4. How much should I borrow?
The natural human response is to try borrow the maximum amount possible that is available. For this reason, one of our lenders, TFS Loans, is very popular because they offer a maximum of £15,000. However, one must be aware that you accrue more interest for the more you borrow, so in theory, you are better to calculate the exact amount that you really need for your expense and apply to borrow that specific amount.
Furthermore, the highest amounts available from our lenders may only be applicable for those with long-term employment, strong guarantors with a homeowner status and repeat customers. Plus, the amount you can borrow will be based heavily on your affordability and income so if you only take home £500 per month, the lender will discourage lending you the highest amount because this could put pressure on your financial position.
5. How long do you need the loan for?
The guarantor loans we feature are available for 12 months to 84 months (1 to 7 years), depending on the lender. Again, there is the temptation to borrow the loan for longest time possible and try delay the full repayment for as long as possible. However, the longer the loan is open for, the more interest that will accrue over time because essentially you are paying for the convenience of having a longer time to repay.
Example: a £4,000 loan with Amigo borrowed over 12 months, will equal a full repayment of approx. £4,900. For the same loan amount for a period of 24 months, will require a full repayment of approx. £5,900.
Therefore, something to consider when you apply is how long you will really need the loan open for. You need to review your income and expenses prior to applying and determine when you will be in a financial position to repay. Does this mean you will have more money saved up? Will you get a bonus from work at the end of the year? You should be able to select the exact month when you will be able to repay in full.
To avoid falling into arrears, you can always select to have the loan open for an extra month or two because every lender we work with allows you to clear your loan account early. You only repay for the amount of time that you have had the loan open for and therefore paying back early may entitle you to a large rebate of interest.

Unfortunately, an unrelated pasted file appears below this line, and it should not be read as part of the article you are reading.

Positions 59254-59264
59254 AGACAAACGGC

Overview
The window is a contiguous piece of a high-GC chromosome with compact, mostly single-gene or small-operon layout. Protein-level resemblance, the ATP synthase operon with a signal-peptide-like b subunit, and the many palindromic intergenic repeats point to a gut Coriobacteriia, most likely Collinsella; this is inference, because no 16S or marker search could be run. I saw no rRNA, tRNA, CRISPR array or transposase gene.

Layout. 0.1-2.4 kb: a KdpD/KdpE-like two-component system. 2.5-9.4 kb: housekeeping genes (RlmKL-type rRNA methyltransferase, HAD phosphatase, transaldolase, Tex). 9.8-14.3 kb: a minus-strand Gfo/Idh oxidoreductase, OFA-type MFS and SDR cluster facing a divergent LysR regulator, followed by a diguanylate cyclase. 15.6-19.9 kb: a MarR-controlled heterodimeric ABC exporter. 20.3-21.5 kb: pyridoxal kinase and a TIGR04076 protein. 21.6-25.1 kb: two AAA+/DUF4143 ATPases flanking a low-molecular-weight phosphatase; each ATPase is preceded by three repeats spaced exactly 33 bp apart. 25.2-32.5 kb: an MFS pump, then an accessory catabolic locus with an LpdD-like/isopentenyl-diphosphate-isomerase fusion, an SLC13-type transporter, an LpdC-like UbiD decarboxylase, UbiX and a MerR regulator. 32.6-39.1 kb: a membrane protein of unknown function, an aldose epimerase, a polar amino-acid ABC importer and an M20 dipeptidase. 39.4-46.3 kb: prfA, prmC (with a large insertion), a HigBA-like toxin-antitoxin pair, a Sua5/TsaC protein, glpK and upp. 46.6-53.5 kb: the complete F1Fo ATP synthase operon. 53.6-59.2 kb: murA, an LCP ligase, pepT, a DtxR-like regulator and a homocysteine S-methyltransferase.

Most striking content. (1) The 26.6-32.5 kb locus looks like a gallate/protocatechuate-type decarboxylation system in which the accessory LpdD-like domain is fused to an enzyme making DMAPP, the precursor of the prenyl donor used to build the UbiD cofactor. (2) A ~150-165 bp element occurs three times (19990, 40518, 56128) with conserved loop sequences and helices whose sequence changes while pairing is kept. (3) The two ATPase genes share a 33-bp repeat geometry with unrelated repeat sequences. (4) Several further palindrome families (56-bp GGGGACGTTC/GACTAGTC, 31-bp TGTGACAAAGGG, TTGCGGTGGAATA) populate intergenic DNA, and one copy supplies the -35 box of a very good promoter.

6. How does an application affect my credit score?
Every time you make an application for a consumer credit product whether it be for a loan, mortgage or credit card – your credit file will be checked by the lender who will access the information by one of the three main credit reference agencies in the UK: Call Credit, Equifax and Experian.
Every time your file is checked by a lender, it leaves a search footprint to state that a lender has checked your account. It lasts for just 12 months and in this time other lenders can see the information and who has been checked. Whilst having a one-off check does not negatively impact your credit score, it can have adverse effects if you have many search footprints within a short space of time. This is because it makes you look financially stretched and desperate for finance.
Therefore, our recommendation is that you apply for a lender one-by-one and wait to hear back, rather than applying for several lenders at one.
Another point to be aware of is that if you fall behind on your monthly repayments for your loan, the information from the lender will be shared to the credit reference agencies and this could make your credit score fall down. By contrast, if you repay your loan on time every month, this could make your credit score go up and improve over time. In fact, this is one of the reasons that people like to be a guarantor, to allow their friend or family member the change to better their credit rating.
7. How you are going to repay
An essential point to your loan application is having a think about how you are going to repay your loan. As mentioned, you only want to use your guarantor as a last resort and ideally once the loan is funded, you do not want to involve them again. You need to consider how you are going to repay each month – through your income? A bonus from work? Inheritance? Selling your home?
It is important to sit down and carefully work on your expenses and be able to put the amount owed aside each month i.e £200, £300 etc
Falling behind on repayments can be very detrimental to your financial profile. Not only can you incur additional charges such as extra daily interest and one-off default fees, the biggest impact is against your credit file. Having a poor credit score makes it harder to access finance in the future such as credit cards and mortgages and means that if you are able to access finance, it will usually be a much higher rate than other mainstream finance.